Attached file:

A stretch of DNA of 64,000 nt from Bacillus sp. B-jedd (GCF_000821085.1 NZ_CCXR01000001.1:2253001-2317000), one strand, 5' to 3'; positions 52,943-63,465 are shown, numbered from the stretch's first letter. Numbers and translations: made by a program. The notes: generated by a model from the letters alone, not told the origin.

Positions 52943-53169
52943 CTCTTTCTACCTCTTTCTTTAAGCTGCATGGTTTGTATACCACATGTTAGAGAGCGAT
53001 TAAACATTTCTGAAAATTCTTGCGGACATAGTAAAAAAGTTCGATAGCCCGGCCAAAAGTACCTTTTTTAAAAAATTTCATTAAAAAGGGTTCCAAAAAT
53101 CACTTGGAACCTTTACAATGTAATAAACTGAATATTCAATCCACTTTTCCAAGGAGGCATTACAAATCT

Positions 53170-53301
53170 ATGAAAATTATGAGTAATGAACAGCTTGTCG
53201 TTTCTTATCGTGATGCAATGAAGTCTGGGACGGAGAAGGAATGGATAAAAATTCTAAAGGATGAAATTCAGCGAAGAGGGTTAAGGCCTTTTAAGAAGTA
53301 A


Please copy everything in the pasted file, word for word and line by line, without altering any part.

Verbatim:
A stretch of DNA of 64,000 nt from Bacillus sp. B-jedd (GCF_000821085.1 NZ_CCXR01000001.1:2253001-2317000), one strand, 5' to 3'; positions 52,943-63,465 are shown, numbered from the stretch's first letter. Numbers and translations: made by a program. The notes: generated by a model from the letters alone, not told the origin.

Positions 52943-53169
52943 CTCTTTCTACCTCTTTCTTTAAGCTGCATGGTTTGTATACCACATGTTAGAGAGCGAT
53001 TAAACATTTCTGAAAATTCTTGCGGACATAGTAAAAAAGTTCGATAGCCCGGCCAAAAGTACCTTTTTTAAAAAATTTCATTAAAAAGGGTTCCAAAAAT
53101 CACTTGGAACCTTTACAATGTAATAAACTGAATATTCAATCCACTTTTCCAAGGAGGCATTACAAATCT

Positions 53170-53301
53170 ATGAAAATTATGAGTAATGAACAGCTTGTCG
53201 TTTCTTATCGTGATGCAATGAAGTCTGGGACGGAGAAGGAATGGATAAAAATTCTAAAGGATGAAATTCAGCGAAGAGGGTTAAGGCCTTTTAAGAAGTA
53301 A